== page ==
Restoration advice

Hey again! I have started restoring the worst one of these four machines. I need to draw upon the expert advice here. What is the best procedure to treat the usual rust around the bottom of the outer tub on the old GE. It is not too bad and not rusted through. I want to stabilize it so I am comfortable using it occasionally. Also, after treating the rust should I use a sealant on the new boot when installing it and if so, which one?

The transmission on this one was full of rusty water which has been sitting for 30 years. I have a spare working newer plastic case transmission that is in working condition. Can I replace the original transmission with the newer plastic body transmission and order the appropriate newer style plastic hub cover and still use my black original activator/agitator? If I can use the newer transmission should I replace the seals top and bottom or leave it alone if it is working?

I have included pictures of these. Thanks everyone!


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Post# 1080077 , Reply# 20   7/6/2020 at 17:07 (1,416 days old) by combo52 (50 Year Repair Tech Beltsville,Md)        
Restoring An older GE FF Washer

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Hi, just sand down the rust in the outer tub and paint with a marine two part paint, You don't need to glue the boot in place.

It would be better to use the better plastic transmission, if you want to use the old agitator you will need to find a different lower agitator bearing insert, like the one pictured.

John L.


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Post# 1080110 , Reply# 21   7/6/2020 at 20:10 (1,416 days old) by Historian (Owensboro, KY )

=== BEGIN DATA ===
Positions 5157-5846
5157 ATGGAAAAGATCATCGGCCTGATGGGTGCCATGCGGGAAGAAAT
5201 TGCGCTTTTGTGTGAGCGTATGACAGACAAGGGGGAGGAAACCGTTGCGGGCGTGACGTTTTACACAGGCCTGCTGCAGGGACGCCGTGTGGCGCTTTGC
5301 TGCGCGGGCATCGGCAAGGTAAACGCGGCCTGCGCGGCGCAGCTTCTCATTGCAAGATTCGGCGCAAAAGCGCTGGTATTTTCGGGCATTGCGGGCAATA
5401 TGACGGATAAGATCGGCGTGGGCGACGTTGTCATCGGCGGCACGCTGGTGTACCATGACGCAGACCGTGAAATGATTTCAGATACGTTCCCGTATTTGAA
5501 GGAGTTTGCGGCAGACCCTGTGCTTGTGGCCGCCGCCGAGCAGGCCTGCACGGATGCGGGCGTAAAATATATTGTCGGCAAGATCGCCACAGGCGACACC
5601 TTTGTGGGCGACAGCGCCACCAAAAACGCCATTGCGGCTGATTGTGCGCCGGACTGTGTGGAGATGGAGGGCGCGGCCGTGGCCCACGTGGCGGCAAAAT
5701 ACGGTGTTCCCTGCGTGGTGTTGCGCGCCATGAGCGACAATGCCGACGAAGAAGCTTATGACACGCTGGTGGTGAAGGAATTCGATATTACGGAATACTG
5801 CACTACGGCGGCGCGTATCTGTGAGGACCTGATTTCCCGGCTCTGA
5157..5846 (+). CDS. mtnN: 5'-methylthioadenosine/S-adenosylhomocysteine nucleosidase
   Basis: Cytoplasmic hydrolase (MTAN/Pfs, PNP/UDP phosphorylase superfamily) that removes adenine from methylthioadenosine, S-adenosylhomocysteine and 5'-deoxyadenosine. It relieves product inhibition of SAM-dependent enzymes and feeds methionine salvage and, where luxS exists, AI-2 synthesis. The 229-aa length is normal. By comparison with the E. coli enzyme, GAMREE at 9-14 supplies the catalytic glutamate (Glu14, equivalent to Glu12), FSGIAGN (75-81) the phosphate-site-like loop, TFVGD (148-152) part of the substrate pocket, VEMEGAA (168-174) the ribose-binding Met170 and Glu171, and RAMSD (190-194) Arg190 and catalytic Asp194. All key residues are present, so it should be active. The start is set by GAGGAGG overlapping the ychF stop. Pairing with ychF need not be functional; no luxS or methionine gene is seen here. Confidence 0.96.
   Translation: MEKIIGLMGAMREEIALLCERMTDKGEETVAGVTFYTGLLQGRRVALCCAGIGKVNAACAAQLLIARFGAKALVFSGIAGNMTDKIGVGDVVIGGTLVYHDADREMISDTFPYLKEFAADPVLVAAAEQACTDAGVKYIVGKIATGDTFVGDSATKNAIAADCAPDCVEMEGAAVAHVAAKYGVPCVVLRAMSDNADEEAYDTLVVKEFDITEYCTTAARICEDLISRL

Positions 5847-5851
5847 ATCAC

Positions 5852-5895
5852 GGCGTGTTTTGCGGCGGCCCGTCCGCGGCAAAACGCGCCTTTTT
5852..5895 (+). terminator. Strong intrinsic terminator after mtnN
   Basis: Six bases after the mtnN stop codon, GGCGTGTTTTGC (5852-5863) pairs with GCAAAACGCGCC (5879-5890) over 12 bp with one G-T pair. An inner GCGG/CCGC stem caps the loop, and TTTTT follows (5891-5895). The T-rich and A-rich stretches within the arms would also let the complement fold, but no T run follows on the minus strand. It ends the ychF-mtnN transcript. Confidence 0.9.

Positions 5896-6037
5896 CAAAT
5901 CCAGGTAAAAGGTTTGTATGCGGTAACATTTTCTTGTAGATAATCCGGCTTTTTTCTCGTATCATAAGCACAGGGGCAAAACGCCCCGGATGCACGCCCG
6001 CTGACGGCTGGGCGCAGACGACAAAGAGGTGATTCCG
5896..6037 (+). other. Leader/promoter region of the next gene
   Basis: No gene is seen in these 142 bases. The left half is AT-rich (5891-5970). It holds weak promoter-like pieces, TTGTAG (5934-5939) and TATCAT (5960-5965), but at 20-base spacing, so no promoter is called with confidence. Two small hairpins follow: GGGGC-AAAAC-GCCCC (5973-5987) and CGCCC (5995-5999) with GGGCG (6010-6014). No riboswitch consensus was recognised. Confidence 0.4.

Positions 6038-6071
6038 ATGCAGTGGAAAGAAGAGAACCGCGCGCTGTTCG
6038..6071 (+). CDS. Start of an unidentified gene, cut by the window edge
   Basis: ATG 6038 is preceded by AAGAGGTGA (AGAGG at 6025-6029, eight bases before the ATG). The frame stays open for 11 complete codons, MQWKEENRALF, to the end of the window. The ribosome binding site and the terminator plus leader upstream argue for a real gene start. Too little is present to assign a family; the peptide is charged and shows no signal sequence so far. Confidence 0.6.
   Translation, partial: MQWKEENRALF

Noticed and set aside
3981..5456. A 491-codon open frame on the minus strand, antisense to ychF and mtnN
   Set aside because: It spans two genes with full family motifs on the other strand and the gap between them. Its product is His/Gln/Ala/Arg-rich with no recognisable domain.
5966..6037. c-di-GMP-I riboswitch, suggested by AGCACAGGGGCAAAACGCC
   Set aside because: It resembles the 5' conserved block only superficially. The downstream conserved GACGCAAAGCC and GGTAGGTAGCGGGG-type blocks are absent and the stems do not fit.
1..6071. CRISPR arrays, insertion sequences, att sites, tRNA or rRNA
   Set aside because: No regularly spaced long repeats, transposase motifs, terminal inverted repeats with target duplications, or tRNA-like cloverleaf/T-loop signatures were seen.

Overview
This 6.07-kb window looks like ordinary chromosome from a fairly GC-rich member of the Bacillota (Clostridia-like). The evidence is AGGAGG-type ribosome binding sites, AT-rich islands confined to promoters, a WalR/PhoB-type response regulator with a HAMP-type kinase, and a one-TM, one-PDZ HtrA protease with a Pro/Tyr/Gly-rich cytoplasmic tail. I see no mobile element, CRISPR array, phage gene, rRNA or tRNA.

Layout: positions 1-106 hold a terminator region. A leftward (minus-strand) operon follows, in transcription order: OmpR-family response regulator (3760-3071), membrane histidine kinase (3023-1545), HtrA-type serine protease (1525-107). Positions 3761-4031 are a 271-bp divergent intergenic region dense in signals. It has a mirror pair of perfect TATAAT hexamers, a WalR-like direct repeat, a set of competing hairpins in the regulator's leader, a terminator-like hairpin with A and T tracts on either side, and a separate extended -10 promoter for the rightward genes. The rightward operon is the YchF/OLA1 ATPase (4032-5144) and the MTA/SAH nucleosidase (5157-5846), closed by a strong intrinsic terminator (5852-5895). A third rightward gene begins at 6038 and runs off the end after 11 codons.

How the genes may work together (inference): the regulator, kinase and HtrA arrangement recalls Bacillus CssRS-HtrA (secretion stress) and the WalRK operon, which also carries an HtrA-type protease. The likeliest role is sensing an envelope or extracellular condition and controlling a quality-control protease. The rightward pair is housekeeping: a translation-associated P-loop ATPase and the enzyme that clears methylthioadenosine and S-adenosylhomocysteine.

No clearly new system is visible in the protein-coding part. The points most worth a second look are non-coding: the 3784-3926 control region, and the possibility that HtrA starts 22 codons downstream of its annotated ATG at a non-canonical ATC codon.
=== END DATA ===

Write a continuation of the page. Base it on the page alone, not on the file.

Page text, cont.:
Thanks John L, I appreciate your help!

Post# 1081898 , Reply# 22   7/21/2020 at 15:57 (1,401 days old) by Historian (Owensboro, KY )        
More GE help needed!

Hey again! I have a couple more questions. How do you get the single speed clutch stem off of the motor shaft. I removed the U-bolt and plate but the clutch stem doesnt give. I used a gear puller on it and it still didn't give any. Is there a pin or screw I've overlooked holding it on or is it just seized? Also, the motor was stiff as it had sat for about 30 years. I worked the shaft a little and it freed up. Can anyone give me any tips to relube the motor or should I leave that to the local motor shop?

Thanks!


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Post# 1081923 , Reply# 23   7/21/2020 at 20:14 (1,401 days old) by bajaespuma (Connecticut)        
1962, a wonderful year

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 That's a WA-855W!! A Suds-Saver and it's matched to the next-step-up dryer DA-920 W that would have been mated with the 1962 iteration of the Rotary Fabric Dial model. If you ever want to sell these, let me know please.


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Post# 1081928 , Reply# 24   7/21/2020 at 20:47 (1,401 days old) by Historian (Owensboro, KY )